Module 3. Virtual furniture. These consist of: 1. A bedpad on a roller, such that any direction the user rolls can be felt as real space. Thus a bed of any size can be emulated. It sits on one side of the treadmill and when the user approaches it in virtual space the treadmill slows so that the user actually reaches it. When she gets off it turns so that she steps onto the treadmill again. (some vertigo is a necessary side-effect of use of the Virtual House) 2. A virtual table. Folding out to the distance the user can reach it provides a surface that in virtual space can be a bedside table, a coffee table, a kitchen table, or anything of the like. It combines with 3. A virtual chair. It's a regular chair with just a few automated joints to let it slightly change size. It includes an air cushion that can inflate to simulate an easy chair. Again by cleverly regulating the speed of the treadmill the user can reach it, by which time it should be able to change shape to emulate the specific virtual space chair the user wants. 4. A virtual bathroom. This requires that the device be connected to a umbilical. It includes a bare shower surrounded by a curtain and a sink. It also includes a toilet. This is the least plausible but it doesn't seem too expensive to provide basic plumbing connections in return for ending homelessness. It can operate in precisely the same way as the other devices. It can connect to standard plumbing available in public restrooms has a device that attaches to a sink faucet) or be omitted entirely. Where the user sees a large, comfortable bathroom with all the amenities the device need only actually offer the necessary bare inputs and outputs. It can be made sufficiently small by the use of small pipes at higher flow rates and completely emptying itself each time before folding for storage. The sink can do double duty as a kitchen sink and the standard table can virtually become the kitchen counter when used that way. 5. A virtual kitchen. The house only has two burners and a very small refrigerator. In addition the storage space usable in the virtual world is limited to that available in the real world. Several small boxes are used with the virtual world tracking where in the "house" each belongs. So if the user reaches for his virtual kitchen cabinet the house chooses the box that he used last time in that virtual space. Thus real food can be stored and cooked in the virtual house. Some use of cameras is needed to let the user see the food he's actually working with.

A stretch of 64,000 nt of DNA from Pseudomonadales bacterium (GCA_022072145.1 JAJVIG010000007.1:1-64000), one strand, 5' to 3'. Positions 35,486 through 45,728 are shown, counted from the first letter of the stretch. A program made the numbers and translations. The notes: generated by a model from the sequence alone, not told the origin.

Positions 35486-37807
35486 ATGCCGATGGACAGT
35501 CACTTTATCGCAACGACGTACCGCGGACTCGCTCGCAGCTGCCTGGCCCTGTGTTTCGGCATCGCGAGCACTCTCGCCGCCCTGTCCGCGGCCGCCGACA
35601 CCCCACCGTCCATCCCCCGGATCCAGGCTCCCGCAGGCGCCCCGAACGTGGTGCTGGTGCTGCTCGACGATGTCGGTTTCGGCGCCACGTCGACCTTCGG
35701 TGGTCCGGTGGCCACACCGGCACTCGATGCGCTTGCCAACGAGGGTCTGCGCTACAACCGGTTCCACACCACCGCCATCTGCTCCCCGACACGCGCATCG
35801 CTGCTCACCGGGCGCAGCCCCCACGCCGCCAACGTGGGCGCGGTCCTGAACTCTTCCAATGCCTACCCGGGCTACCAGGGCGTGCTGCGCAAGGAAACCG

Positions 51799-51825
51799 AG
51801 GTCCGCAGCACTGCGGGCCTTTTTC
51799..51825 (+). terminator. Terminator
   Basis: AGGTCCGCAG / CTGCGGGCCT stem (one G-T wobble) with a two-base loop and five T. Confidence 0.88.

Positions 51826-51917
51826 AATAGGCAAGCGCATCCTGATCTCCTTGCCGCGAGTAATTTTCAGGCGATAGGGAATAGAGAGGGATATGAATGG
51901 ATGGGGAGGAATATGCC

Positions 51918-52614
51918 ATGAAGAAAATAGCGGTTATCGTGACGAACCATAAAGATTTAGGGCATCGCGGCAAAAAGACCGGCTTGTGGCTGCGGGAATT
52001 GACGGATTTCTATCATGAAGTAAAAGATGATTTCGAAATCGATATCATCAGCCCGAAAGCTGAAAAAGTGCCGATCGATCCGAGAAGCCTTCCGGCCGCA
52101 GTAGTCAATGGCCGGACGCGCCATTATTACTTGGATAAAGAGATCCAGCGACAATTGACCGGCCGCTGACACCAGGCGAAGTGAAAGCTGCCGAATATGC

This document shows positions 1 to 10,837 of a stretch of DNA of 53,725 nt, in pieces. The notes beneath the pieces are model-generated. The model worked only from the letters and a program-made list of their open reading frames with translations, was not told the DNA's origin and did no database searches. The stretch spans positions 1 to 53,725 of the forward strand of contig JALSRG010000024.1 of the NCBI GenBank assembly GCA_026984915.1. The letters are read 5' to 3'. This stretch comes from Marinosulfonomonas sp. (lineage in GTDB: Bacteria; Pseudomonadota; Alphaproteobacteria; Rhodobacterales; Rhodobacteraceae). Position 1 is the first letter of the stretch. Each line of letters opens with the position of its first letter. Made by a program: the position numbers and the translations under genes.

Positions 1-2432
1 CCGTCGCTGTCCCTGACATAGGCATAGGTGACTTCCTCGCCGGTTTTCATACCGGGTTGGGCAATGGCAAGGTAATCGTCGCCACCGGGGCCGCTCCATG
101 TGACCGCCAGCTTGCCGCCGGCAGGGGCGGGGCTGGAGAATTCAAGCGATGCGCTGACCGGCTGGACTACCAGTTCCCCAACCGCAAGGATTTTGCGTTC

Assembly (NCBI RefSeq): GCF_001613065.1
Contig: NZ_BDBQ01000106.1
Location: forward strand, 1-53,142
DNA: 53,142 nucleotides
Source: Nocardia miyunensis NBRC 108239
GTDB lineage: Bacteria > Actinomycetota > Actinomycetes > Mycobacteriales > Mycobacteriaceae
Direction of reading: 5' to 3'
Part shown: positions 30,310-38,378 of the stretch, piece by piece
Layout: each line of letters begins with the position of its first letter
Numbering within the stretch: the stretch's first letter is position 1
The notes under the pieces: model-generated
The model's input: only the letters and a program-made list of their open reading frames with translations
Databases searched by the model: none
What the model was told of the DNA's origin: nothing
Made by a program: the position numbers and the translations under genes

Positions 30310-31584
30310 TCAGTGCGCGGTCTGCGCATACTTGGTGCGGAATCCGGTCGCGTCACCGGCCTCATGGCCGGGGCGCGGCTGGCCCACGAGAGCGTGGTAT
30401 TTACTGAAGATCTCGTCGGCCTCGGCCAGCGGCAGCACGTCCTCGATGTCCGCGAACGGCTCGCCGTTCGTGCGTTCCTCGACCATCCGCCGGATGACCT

Sadly some appliances cannot be offered at all. There's just not enough space or power for a washing machine and drier, an iron and ironing board, or dozens of other amenities. Nevertheless as a large but sparsely furnished "house" it should serve admirably. Air conditioning is also not offered but there is a powerful fan that can be controlled in V-space and seen there as a fan in each room. It requires a large battery and the user must find outlets frequently from which power can be stolen.

Later editions can improve the many aspects of this design which may be lacking such as stealth, mobility, size, weight, storage capacity, and battery capacity.

Voice, Aug 22 2014


       And your paragraph breaks were SO GOOD until that seventh paragraph that's almost as big as the entire idea. The pinky get tired, I know, but it gets stronger with use.   

       I like the concept but when you find a logical method to break it up into more readable pieces I can come back,read it, and bun it.
normzone, Aug 22 2014

       As I may have mentioned otherwhere, the simplest solution is to implement the homeless in software, rather than having physical homeless people getting in the way.   

       Software homeless people can be deleted or duplicated at little or no cost to suit prevailing conditions. They can be upgraded as new mental illnesses are invented, or as new economies collapse.   

       They can even be backed up and archived during times of prosperity when the community doesn't need as many homeless people.
MaxwellBuchanan, Aug 22 2014